0xa9 0x0000.000.00000000 0x00000000.0000.00 C--- 0 scn 0x0000.00000000

data_block_dump,data header at 0x11a5540c
===============
tsiz: 0xff0
hsiz: 0x160
pbl: 0x11a5540c
bdba: 0x0240015a
76543210
flag=--------
ntab=1
nrow=167
frre=-1
fsbo=0x160
fseo=0x38b
avsp=0x22b
tosp=0x22b
.
.
.

Above example is taken from an 8K block. Depending on the block size there is a hard limit on the number of ITL slots since Oracle seems to limit the space allocated by the ITL entries to approx. 50% of the block or 255 entries, whatever is reached first. So we get the following maximum number of ITL slots per block size:

2K: 41 (* 24 bytes = 984 bytes)
4K: 83 (* 24 bytes = 1992 bytes)
8K: 169 (* 24 bytes = 4056 bytes)
16K: 255 (* 24 bytes = 6120 bytes)
32K: 255 (* 24 bytes = 6120 bytes)

As you can see from above, the hard limit of 169 as defined for 8K blocks has been reached (0xA9 = 169), but from a free space "perspective" the block is not full yet (avsp=0x22b, given a PCTFREE of 0).

The basic problem of the bug seems to be that blocks in such a state are still considered as possible candidates for inserts of migrated rows, but have then to be rejected as Oracle recognizes that no further ITL entries can be added. The more blocks get into this state, the harder Oracle has to work to find a block that really can be used for storing the migrated row.

This can also be confirmed by running a trace with event 10320 (Enable data layer (kdtgrs) tracing of space management calls) and 10612 (Prints debug information for auto-space managed segments) enabled. This will generate a huge trace file with contents like the following:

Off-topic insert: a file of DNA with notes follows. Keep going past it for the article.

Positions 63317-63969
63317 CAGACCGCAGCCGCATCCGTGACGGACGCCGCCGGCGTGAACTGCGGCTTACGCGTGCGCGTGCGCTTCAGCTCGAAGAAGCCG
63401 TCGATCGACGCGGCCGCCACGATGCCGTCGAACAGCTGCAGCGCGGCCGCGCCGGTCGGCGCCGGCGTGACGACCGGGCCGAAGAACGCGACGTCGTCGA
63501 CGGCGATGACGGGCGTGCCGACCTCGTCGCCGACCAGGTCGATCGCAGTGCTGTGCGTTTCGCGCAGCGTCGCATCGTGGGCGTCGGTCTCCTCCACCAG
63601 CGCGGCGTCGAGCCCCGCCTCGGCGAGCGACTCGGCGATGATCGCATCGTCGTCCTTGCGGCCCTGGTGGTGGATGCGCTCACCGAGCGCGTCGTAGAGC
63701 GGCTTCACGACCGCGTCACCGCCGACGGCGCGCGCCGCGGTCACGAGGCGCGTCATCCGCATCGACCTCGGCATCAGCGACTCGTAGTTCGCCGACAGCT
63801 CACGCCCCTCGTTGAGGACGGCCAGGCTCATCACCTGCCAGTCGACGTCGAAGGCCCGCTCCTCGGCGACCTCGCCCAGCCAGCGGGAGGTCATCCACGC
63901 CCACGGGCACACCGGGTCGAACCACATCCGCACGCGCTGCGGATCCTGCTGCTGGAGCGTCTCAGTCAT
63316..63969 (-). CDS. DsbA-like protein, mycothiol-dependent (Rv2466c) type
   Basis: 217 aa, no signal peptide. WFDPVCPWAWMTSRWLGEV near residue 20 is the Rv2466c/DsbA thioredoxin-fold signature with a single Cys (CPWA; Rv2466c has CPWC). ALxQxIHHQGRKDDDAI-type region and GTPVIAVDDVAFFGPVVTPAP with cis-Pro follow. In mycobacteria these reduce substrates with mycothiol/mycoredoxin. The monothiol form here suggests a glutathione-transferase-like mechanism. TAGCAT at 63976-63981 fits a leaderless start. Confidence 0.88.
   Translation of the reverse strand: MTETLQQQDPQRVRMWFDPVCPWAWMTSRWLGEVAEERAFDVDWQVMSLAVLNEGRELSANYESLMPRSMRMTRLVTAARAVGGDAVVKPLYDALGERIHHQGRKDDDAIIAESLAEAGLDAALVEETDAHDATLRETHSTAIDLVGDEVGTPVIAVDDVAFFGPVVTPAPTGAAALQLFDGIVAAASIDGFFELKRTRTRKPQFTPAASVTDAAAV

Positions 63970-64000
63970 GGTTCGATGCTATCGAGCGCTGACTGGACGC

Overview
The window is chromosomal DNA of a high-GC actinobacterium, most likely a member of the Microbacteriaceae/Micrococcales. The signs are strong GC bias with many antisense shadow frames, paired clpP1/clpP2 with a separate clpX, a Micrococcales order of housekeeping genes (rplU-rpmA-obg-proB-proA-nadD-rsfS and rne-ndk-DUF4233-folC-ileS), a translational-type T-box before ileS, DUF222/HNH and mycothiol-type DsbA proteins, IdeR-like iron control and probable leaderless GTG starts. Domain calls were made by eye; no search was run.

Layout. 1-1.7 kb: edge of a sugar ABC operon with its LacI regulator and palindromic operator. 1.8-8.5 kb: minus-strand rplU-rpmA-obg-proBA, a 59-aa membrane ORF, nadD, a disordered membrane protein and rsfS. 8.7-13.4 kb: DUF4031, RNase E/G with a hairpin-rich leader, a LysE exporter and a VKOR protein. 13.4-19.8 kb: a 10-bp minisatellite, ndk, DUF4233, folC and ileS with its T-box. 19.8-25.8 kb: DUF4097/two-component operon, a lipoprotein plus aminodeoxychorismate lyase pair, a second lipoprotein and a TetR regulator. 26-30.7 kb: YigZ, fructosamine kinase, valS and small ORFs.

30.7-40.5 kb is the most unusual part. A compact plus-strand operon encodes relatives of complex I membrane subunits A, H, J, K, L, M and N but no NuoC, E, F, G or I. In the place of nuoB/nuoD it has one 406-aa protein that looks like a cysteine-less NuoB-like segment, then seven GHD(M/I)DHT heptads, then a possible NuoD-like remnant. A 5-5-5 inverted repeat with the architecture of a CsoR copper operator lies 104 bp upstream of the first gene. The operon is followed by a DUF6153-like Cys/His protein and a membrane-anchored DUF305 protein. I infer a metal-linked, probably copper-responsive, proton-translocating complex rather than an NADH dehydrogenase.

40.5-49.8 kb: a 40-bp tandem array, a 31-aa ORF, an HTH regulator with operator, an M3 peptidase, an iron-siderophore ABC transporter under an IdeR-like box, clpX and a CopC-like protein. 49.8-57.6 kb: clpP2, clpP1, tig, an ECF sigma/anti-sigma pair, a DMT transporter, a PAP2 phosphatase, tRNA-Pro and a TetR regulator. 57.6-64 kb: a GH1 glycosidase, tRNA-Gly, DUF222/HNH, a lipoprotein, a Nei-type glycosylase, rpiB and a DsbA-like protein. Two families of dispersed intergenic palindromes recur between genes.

.
.
.
kdt_bseg_srch_cbk: examine dba=10.0x024000e0
kdt_bseg_srch_cbk: failed dba=10.0x024000e0 avs=0 afs=5274 tosp=555 full=1
ktspfsrch:Cbk didnot like 0x024000e0
ktspfsrch: Returns: BlockDBA:0x024000e4
kdt_bseg_srch_cbk: examine dba=10.0x024000e4
kdt_bseg_srch_cbk: failed dba=10.0x024000e4 avs=0 afs=5274 tosp=555 full=1
ktspfsrch:Cbk didnot like 0x024000e4
ktspfsrch: Returns: BlockDBA:0x024000e8
kdt_bseg_srch_cbk: examine dba=10.0x024000e8
kdt_bseg_srch_cbk: failed dba=10.0x024000e8 avs=0 afs=5274 tosp=555 full=1
ktspfsrch:Cbk didnot like 0x024000e8
ktspfsrch: Returns: BlockDBA:0x024000ec
kdt_bseg_srch_cbk: examine dba=10.0x024000ec
kdt_bseg_srch_cbk: found dba=10.0x024000ec avs=7215 afs=0 tosp=7215 full=1
.
.
.

The longer the UPDATE executes, the more "...didnot like..." messages will appear per row to migrate.

Since the problem also shows up when performing for example single-row updates, it can be seen that the number of "db block gets" performed per row increases with the number blocks that are filled with migrated rows and therefore are checked over and over again.